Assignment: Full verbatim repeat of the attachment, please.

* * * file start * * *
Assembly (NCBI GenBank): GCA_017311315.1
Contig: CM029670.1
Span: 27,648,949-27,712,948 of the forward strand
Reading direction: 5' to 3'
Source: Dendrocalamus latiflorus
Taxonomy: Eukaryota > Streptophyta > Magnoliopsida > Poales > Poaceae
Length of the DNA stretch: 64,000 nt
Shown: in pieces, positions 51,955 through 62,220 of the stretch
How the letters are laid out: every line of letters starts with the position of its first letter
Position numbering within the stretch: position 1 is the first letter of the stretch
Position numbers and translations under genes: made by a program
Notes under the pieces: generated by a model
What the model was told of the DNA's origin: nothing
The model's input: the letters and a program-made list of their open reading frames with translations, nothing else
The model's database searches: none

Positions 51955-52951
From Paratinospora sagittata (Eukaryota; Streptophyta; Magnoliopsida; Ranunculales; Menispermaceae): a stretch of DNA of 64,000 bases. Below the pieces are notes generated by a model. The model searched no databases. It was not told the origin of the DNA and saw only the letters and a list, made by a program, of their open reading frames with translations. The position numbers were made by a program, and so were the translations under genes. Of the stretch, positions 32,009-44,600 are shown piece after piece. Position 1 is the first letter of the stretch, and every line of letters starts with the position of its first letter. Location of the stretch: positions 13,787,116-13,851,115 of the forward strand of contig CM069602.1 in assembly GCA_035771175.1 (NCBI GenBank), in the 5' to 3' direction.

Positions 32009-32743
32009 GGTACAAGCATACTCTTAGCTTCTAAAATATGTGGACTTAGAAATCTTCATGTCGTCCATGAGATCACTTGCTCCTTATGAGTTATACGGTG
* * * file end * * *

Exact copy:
Assembly (NCBI GenBank): GCA_017311315.1
Contig: CM029670.1
Span: 27,648,949-27,712,948 of the forward strand
Reading direction: 5' to 3'
Source: Dendrocalamus latiflorus
Taxonomy: Eukaryota > Streptophyta > Magnoliopsida > Poales > Poaceae
Length of the DNA stretch: 64,000 nt
Shown: in pieces, positions 51,955 through 62,220 of the stretch
How the letters are laid out: every line of letters starts with the position of its first letter
Position numbering within the stretch: position 1 is the first letter of the stretch
Position numbers and translations under genes: made by a program
Notes under the pieces: generated by a model
What the model was told of the DNA's origin: nothing
The model's input: the letters and a program-made list of their open reading frames with translations, nothing else
The model's database searches: none

Positions 51955-52951
From Paratinospora sagittata (Eukaryota; Streptophyta; Magnoliopsida; Ranunculales; Menispermaceae): a stretch of DNA of 64,000 bases. Below the pieces are notes generated by a model. The model searched no databases. It was not told the origin of the DNA and saw only the letters and a list, made by a program, of their open reading frames with translations. The position numbers were made by a program, and so were the translations under genes. Of the stretch, positions 32,009-44,600 are shown piece after piece. Position 1 is the first letter of the stretch, and every line of letters starts with the position of its first letter. Location of the stretch: positions 13,787,116-13,851,115 of the forward strand of contig CM069602.1 in assembly GCA_035771175.1 (NCBI GenBank), in the 5' to 3' direction.

Positions 32009-32743
32009 GGTACAAGCATACTCTTAGCTTCTAAAATATGTGGACTTAGAAATCTTCATGTCGTCCATGAGATCACTTGCTCCTTATGAGTTATACGGTG